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29 January 2007 @ 12:35 am
I'm still here  
I went to see Pan's Labyrinth last night. I had read the wikipedia article on it back when I thought that it would never make it out here, but I had forgotten enough of it that parts of the movie still took me by surprise. For example--the violence. Despite being able fairies, there wasn't anything fairy tale-esque about the violence. The world of the film is muddy and dirty and, well, realistic, especially when the captain just out of nowhere smashes in a prisoner's face with a wine bottle. That took me by surprise. The movie is excellent, though, and I'd encourage people to go see it.

I guess you could look at the ending of the movie as Ofelia being insane, and the scene of her in Underhill as a hallucination while she's bleeding to death, but I don't think so. The only time you get a scene that supports that is near the end, when the Captain busts in, and it may be that the fairies just didn't want to reveal themselves to him since they knew what kind of man he was. Also, the mandrake root. It seems to actually work to help her mother, and its sympathetic effects would be a little too much of a coincidence without there being something else at work.

Plus, after the movie, I really wanted Ofelia to be a fairy princess.

We also went to talk to the rabbi we've contacted for the wedding, which was a little unnerving, mostly because he was so serious. After the discussion, though, I realized that the mood was warranted. A wedding is a serious occasion, and he doesn't know our propensity for levity. Even so, I don't know that that much humor is necessary for a wedding. A reception, yes, but...

Other than that, and my previous entry, I'm okay :)
Current Mood: bouncybouncy
Current Music: WoW ambient music
Jaideraijaiderai on January 30th, 2007 12:20 am (UTC)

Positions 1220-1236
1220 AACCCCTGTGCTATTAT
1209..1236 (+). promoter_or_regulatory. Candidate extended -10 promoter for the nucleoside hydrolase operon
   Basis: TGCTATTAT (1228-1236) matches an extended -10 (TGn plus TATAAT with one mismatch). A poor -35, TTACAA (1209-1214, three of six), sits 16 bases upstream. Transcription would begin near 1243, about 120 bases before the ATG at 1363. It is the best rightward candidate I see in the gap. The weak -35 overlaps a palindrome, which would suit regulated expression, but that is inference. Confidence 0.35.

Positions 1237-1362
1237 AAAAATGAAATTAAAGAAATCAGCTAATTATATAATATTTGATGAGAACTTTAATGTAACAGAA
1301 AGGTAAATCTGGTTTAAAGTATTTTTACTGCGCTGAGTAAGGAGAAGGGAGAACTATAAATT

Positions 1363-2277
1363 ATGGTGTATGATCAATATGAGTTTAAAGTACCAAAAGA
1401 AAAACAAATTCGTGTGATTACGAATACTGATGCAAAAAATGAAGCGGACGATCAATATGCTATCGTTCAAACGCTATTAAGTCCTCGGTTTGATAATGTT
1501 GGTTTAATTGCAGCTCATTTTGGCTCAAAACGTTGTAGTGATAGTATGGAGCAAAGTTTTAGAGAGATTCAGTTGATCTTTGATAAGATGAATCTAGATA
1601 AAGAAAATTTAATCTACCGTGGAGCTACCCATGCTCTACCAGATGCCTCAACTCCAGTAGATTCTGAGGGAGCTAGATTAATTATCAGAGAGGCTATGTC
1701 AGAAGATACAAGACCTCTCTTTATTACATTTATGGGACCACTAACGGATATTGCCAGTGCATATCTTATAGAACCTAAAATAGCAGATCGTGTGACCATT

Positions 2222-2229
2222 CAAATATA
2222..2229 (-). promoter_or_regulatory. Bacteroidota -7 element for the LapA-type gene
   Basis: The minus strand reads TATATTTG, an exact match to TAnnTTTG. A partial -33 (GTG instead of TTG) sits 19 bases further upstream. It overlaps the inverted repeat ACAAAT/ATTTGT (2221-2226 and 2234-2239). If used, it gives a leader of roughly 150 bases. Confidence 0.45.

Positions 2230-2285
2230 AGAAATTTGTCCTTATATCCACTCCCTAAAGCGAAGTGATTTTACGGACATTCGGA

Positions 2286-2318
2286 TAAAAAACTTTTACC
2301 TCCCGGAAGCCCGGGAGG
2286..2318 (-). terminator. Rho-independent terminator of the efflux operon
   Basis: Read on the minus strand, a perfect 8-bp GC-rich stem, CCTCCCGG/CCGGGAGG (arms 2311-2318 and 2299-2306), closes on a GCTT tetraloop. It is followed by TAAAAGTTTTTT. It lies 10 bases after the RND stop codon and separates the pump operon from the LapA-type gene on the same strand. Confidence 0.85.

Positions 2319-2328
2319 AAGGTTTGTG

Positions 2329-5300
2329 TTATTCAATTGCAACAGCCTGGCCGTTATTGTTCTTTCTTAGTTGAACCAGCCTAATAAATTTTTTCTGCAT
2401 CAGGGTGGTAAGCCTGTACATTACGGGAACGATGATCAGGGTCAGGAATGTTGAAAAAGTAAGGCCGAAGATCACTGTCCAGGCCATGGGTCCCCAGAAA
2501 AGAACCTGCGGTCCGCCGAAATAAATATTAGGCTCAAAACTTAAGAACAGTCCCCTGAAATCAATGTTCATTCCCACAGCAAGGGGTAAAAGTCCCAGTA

Lengthy analysis of "El laberinto del fauno"
I don't think she's insane so much as that it's all in her head/pretend. The world of the Spanish civil war was as you said, muddy and dark, and she uses the fantasy to sort of grasp the horrors that are around her. Of course, there are some parts that make it hard to nail it down as "purely fantasy" or "purely reality," which is one of the things the film does well.

I saw the movie when I was in Spain, and while I thought it looked pretty, (1) I saw the ending coming from a mile away, which is always disappointing, and (2) the violence is excessive and does nothing to further develop the character of the Captain. You get right from the beginning that he's a bad man, and the amount of torture/headsmashing just makes you hate him more without fleshing his character out into something sympathetic, or even human. He is a head on a stick, as we call them in workshop. He just happens to be a mean head on a violent-ass stick.

I think the movie, with very few changes, would be one of the best children's films maybe ever, cutting or altering the unnecessary violence to bring it down to a PG rating while still keeping the rest of it more or less intact. Also, the Pale Man is one of the best movie monsters ever, even though his scene is, again, cliche (you know she's going to eat the food as soon as the faun tells her not to) and too short.

That's enough ranting for now. ;) If the director had made the movie in ten years or so, when perhaps the excitement of fake blood has worn off for him a bit, I think it would have been much much better.
Jeffjdcohen on January 30th, 2007 04:12 am (UTC)
Wait... you're getting a Rabbi for your wedding? That's AWESOME. I'm totally getting fershnickered with him during the reception.